“In general, survival is the only road to riches. Let me say that again: Survival is the only road to riches.” --Financial historian, economist, and educator Peter L. Bernstein (2004 interview with Jason Zweig)
As he did in his 2007 book, A Demon of Our Own Design, Richard Bookstaber returns to the story of the cockroach with his 2017 book, The End of Theory. The cockroach has survived and thrived for about 300 million years, thanks in large part to a simple survival mechanism. As described by Bookstaber:
...the cockroach simply scurries away when little hairs on its legs vibrate from puffs of air, puffs that might signal an approaching predator, like you. That is all it does. It doesn’t hear, it doesn’t see, it doesn’t smell. It ignores a wide set of information about the environment that you would think an optimal system would take into account. The cockroach would never win the “best designed bug” award in any particular environment, but it does “good enough” and makes it to the finish line in all of them.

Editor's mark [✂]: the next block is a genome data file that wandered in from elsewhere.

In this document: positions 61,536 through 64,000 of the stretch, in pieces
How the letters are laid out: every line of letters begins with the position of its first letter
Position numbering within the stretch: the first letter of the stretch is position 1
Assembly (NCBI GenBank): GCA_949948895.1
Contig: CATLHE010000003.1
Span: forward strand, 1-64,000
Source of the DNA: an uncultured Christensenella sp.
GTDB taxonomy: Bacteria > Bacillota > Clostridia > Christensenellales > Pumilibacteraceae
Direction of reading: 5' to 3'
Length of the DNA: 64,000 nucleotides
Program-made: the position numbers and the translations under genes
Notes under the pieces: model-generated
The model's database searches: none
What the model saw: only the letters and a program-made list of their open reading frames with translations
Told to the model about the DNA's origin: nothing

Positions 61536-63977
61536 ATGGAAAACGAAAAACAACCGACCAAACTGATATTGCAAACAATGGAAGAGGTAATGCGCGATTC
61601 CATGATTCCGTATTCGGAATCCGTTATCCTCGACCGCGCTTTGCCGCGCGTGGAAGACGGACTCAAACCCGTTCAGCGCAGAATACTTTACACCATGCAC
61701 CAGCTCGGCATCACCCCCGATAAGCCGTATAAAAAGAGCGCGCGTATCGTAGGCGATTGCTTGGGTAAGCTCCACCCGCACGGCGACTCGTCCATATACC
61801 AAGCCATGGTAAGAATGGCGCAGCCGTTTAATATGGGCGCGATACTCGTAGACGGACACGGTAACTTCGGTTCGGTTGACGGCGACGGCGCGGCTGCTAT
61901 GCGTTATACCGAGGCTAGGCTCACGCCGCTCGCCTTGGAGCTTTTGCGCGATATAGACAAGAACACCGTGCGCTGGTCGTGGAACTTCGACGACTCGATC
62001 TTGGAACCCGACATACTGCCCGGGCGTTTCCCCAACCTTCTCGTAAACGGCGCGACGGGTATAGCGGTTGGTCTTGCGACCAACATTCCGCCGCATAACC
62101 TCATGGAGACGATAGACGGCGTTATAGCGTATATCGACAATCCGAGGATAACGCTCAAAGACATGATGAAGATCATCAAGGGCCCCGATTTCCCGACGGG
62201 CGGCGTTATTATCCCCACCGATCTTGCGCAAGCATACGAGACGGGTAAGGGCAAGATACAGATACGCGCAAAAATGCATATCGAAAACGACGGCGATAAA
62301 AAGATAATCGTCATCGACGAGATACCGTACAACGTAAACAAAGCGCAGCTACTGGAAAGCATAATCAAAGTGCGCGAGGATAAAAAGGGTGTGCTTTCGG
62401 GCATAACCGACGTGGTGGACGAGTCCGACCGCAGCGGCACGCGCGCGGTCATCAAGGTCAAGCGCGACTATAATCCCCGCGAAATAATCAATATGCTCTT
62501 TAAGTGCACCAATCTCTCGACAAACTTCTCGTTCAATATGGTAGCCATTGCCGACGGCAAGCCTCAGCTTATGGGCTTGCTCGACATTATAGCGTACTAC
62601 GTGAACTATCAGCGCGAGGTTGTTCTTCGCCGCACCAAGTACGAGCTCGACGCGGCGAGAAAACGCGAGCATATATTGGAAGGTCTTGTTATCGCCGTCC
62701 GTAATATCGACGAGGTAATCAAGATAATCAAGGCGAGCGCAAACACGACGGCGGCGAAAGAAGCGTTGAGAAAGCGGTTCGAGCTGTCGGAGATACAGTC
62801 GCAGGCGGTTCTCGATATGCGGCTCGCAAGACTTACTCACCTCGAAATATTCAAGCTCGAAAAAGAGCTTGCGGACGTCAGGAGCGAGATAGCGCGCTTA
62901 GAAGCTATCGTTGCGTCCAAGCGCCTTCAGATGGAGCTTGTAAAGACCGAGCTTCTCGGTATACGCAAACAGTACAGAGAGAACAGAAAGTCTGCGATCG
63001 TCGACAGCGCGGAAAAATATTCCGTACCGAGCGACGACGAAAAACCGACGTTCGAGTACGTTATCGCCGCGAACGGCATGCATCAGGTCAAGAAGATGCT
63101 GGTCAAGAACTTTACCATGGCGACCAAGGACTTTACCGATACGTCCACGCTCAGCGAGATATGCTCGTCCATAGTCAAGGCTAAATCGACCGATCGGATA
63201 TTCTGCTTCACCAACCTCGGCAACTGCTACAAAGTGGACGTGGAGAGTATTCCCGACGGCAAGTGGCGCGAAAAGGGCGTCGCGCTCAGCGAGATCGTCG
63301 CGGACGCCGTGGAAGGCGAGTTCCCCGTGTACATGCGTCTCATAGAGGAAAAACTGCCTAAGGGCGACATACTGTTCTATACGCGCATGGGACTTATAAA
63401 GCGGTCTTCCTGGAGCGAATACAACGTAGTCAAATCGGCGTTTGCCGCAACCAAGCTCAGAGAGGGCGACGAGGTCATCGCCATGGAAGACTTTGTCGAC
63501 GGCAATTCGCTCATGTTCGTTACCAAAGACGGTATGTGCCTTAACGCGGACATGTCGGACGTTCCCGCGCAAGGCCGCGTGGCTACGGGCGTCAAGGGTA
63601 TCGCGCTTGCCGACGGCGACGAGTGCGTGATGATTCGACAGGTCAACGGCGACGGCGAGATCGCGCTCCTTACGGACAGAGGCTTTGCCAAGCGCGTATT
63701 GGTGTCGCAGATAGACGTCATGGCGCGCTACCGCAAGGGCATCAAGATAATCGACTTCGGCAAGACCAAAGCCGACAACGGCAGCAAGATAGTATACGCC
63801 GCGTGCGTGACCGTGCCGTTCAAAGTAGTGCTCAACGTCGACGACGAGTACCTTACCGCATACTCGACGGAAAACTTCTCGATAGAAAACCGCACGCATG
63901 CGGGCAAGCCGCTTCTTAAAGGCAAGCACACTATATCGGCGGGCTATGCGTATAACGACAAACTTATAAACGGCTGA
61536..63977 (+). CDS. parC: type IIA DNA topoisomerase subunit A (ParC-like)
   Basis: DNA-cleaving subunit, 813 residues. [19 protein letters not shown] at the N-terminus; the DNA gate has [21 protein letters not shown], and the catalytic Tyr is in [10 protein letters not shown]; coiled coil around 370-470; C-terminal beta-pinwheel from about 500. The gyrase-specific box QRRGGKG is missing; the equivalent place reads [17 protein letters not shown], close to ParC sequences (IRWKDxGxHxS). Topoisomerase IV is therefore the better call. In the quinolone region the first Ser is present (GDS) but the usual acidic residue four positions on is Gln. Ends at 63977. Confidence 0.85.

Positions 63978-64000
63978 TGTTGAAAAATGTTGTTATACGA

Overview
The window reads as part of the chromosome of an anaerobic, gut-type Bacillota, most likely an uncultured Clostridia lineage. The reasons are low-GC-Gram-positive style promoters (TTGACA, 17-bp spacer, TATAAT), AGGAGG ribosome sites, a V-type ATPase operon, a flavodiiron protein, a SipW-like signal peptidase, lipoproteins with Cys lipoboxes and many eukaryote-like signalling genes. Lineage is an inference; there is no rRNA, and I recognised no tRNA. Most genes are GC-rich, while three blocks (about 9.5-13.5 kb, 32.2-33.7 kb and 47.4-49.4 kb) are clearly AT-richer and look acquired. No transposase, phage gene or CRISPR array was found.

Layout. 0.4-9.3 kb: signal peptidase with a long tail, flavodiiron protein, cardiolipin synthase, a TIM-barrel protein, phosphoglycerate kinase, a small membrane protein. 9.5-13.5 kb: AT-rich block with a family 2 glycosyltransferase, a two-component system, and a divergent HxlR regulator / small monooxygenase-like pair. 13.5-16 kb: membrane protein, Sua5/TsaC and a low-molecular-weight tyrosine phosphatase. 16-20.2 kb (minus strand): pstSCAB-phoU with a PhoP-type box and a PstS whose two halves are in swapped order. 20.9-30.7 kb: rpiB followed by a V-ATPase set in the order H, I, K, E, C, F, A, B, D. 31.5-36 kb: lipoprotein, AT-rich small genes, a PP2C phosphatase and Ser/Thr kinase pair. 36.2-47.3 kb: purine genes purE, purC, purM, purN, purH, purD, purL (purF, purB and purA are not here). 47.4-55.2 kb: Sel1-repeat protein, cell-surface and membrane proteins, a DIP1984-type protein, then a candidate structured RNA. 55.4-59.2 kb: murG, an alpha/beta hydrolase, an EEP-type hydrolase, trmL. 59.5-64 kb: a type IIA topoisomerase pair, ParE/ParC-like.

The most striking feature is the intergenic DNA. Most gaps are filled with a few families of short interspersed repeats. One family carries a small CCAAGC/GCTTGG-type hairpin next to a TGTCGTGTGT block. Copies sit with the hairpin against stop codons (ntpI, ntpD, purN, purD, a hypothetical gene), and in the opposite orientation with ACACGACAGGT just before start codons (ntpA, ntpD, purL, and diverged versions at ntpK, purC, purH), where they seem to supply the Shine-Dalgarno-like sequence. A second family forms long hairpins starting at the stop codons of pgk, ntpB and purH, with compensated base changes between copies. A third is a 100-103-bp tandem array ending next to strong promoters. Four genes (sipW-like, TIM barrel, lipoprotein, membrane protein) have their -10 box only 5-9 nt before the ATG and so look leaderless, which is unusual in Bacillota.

This brings to mind the saying that in order to finish first, one must first finish. But the broader point being made is that it is often simple, coarse rules that lead to survival advantages. While these rules, or heuristics, may not be the optimal traits for an organism to reach its maximum potential for thriving in an environment, given a specific set of conditions, it allows the flexibility needed to stick around to see the finish line should the conditions change. The observation credited to Charles Darwin about a surviving species being not the strongest nor the most intelligent, but the one most responsive to change is applicable here. Uncertainty and change are inherent in nature, as they are in business and life in general, and it is often simple heuristics and ideas that, if pursued with discipline and consistency, can allow one to survive whatever the future may have in store.
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